A TIGER CALLED CORINA


SAD EYES

How can we save our precious animals from extinction? Save our beautiful lush natural forests from disappearing? Have clear sparkling rivers and stop pollution flowing into our deep blue sea? Can we have a New Earth after Covid-19? 

Life on earth depends on us. We are the masters of this planet and its future. We, humans, control the world. The only way we can protect our endangered species is by protecting their habitats and source of food.

What if our best memories came from experiences we never planned or expected?

As her rehabilitation took place during the time of Covid, she was named Corina. A memory in time never to be forgotten.

When Corina came to the rehabilitation centre in Western Sumatra, she weighed around 77.8 kgs. Her front right leg had severe injuries from being ensnared in a wire trap. After nine months of treatment at Dharmasraya Sumatran Tiger Rehabilitation Centre (PRHSD) in Western Sumatra, Corina was finally released back into the wild on December 20th, 2020. 

Corina was sedated while her GPS collar was fitted. The vet estimated her to be under five years old, measuring 170 centimetres in length and now weighing at least between 85 to 90 kgs.

She was placed into her rehabilitation cage on the Kampar Peninsula, providing her time to acclimatize with the peat swamp forest condition, new smells, sounds and the feel of her surroundings after the temperate climate of Dharmasraya. There was a pungent smell of dead chicken carcases in her cage. She had been well fed. “As we were about to release her, she looked at us with wide, wild eyes and wrinkled up her nose in a growl”, said one of the rescue team.

Corina charged out of her holding cage, down a narrow path created with strong green netting on either side. Her back legs kicking up dirt, with long graceful leaps as she disappeared into the dense jungle of Sumatra. Ear-piercing shrills of birds scattering into the bright sky above. The sound of the last rustle of her departure. Then it was silent. She was finally free. One could hear her booming roar, a growl, some grunting as she faded into the distant dense jungle. It was as though she was saying thank you and that she was home, free. A bittersweet situation as tears welled up in the eyes of her rescuers, knowing they would never forget this incredible moment. Once again Corina can live wild and free.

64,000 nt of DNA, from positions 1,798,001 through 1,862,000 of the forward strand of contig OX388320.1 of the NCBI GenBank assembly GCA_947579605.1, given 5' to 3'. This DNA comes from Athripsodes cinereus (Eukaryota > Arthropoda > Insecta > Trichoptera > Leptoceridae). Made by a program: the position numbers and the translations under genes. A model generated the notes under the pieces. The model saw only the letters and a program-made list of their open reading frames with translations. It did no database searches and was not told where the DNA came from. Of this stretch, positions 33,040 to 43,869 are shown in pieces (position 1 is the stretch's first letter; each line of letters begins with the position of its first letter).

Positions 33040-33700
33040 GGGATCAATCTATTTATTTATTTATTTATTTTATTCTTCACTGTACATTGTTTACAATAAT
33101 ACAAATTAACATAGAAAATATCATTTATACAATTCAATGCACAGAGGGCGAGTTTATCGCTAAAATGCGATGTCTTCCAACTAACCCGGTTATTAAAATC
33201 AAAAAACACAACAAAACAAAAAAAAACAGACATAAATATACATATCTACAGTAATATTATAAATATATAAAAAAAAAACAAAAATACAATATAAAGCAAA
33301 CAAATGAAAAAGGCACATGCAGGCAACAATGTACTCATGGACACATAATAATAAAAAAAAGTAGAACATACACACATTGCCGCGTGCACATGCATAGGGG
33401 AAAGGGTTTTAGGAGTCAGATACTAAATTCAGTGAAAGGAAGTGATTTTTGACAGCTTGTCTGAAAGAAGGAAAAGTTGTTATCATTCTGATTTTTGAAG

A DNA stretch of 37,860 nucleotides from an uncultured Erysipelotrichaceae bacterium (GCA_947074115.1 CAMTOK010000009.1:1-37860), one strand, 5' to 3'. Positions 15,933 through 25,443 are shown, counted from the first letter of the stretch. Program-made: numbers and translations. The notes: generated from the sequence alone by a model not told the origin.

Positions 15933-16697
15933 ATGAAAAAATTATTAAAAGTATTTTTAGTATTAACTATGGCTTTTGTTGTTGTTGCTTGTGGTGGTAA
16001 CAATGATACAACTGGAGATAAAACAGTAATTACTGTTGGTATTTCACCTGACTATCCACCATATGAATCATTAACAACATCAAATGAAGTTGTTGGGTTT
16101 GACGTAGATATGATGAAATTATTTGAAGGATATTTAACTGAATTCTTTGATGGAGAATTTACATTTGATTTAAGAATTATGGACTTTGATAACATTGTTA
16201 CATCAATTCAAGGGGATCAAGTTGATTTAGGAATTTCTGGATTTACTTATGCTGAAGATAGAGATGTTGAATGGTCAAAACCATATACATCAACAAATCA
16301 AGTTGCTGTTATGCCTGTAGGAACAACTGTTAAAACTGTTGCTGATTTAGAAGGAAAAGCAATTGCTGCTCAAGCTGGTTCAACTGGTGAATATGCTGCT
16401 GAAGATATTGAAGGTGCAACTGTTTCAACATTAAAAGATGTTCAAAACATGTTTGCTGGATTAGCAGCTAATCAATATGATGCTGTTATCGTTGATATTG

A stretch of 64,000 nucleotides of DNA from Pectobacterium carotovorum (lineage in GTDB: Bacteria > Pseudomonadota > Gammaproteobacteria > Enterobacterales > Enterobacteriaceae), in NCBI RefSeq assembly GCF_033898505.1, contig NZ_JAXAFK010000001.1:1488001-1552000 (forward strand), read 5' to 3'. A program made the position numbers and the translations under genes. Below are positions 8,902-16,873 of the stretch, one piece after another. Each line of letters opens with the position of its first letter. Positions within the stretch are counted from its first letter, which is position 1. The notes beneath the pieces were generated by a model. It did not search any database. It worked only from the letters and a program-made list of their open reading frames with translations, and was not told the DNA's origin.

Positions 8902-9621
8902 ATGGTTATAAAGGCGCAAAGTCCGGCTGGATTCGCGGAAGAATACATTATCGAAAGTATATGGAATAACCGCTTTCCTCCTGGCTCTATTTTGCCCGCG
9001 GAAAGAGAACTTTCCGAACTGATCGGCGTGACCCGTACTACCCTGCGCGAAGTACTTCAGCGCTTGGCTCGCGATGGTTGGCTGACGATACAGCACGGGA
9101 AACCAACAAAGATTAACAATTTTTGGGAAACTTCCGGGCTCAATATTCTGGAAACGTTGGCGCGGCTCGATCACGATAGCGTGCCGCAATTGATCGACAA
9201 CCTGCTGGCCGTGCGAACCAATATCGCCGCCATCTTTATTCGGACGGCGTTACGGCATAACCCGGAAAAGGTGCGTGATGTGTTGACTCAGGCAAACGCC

The jungle heat was stifling, sticky, as a hot breeze ruffled the leaves on the trees. In the distance the earthy smell of an oncoming afternoon storm.

The government, non-Government Societies, and Corporate all came together and worked together to save Corina. Saving one Tiger may seem small, but it is not.

The Kampar Peninsula is a diverse lowland swamp forest landscape, including mixed peat swamp forest, riparian forest, plantation, tall and short pole forest to a wide range of potential tiger prey species.

Sumatran Tiger population as of December 2018 was no more than 600 on the island. Tigers play a vital role to the environment, and so preserving the peatlands is essential.

Joe Yaggi, a producer, and conservationist, once read a quote that inspired him. It stated that though conservation can be messy, muddy, smelly, bite and stink, and most of the time, wet, the saddest of all is that extinction is silent.